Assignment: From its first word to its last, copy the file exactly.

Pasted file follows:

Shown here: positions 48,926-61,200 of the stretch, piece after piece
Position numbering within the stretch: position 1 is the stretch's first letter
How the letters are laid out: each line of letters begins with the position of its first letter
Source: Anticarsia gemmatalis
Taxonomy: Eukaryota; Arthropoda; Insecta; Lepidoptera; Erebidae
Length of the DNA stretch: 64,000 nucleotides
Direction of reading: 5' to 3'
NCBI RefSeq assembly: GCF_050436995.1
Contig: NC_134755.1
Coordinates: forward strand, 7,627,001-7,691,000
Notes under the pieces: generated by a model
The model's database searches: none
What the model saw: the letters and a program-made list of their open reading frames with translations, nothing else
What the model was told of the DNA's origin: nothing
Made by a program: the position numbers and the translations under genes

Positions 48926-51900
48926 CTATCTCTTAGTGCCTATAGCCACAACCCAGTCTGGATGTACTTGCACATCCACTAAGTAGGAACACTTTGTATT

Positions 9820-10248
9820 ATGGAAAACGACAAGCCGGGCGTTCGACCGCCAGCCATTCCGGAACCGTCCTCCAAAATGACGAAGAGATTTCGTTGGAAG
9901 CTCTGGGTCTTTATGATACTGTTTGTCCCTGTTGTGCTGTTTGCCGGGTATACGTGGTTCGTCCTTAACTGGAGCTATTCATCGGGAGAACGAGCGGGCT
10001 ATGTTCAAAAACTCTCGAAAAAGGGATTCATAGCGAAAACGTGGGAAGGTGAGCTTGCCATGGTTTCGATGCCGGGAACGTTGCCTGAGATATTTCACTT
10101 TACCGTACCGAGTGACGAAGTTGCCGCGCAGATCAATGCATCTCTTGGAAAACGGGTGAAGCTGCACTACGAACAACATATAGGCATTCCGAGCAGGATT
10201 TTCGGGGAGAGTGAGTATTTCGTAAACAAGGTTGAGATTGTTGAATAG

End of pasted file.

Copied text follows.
Shown here: positions 48,926-61,200 of the stretch, piece after piece
Position numbering within the stretch: position 1 is the stretch's first letter
How the letters are laid out: each line of letters begins with the position of its first letter
Source: Anticarsia gemmatalis
Taxonomy: Eukaryota; Arthropoda; Insecta; Lepidoptera; Erebidae
Length of the DNA stretch: 64,000 nucleotides
Direction of reading: 5' to 3'
NCBI RefSeq assembly: GCF_050436995.1
Contig: NC_134755.1
Coordinates: forward strand, 7,627,001-7,691,000
Notes under the pieces: generated by a model
The model's database searches: none
What the model saw: the letters and a program-made list of their open reading frames with translations, nothing else
What the model was told of the DNA's origin: nothing
Made by a program: the position numbers and the translations under genes

Positions 48926-51900
48926 CTATCTCTTAGTGCCTATAGCCACAACCCAGTCTGGATGTACTTGCACATCCACTAAGTAGGAACACTTTGTATT

Positions 9820-10248
9820 ATGGAAAACGACAAGCCGGGCGTTCGACCGCCAGCCATTCCGGAACCGTCCTCCAAAATGACGAAGAGATTTCGTTGGAAG
9901 CTCTGGGTCTTTATGATACTGTTTGTCCCTGTTGTGCTGTTTGCCGGGTATACGTGGTTCGTCCTTAACTGGAGCTATTCATCGGGAGAACGAGCGGGCT
10001 ATGTTCAAAAACTCTCGAAAAAGGGATTCATAGCGAAAACGTGGGAAGGTGAGCTTGCCATGGTTTCGATGCCGGGAACGTTGCCTGAGATATTTCACTT
10101 TACCGTACCGAGTGACGAAGTTGCCGCGCAGATCAATGCATCTCTTGGAAAACGGGTGAAGCTGCACTACGAACAACATATAGGCATTCCGAGCAGGATT
10201 TTCGGGGAGAGTGAGTATTTCGTAAACAAGGTTGAGATTGTTGAATAG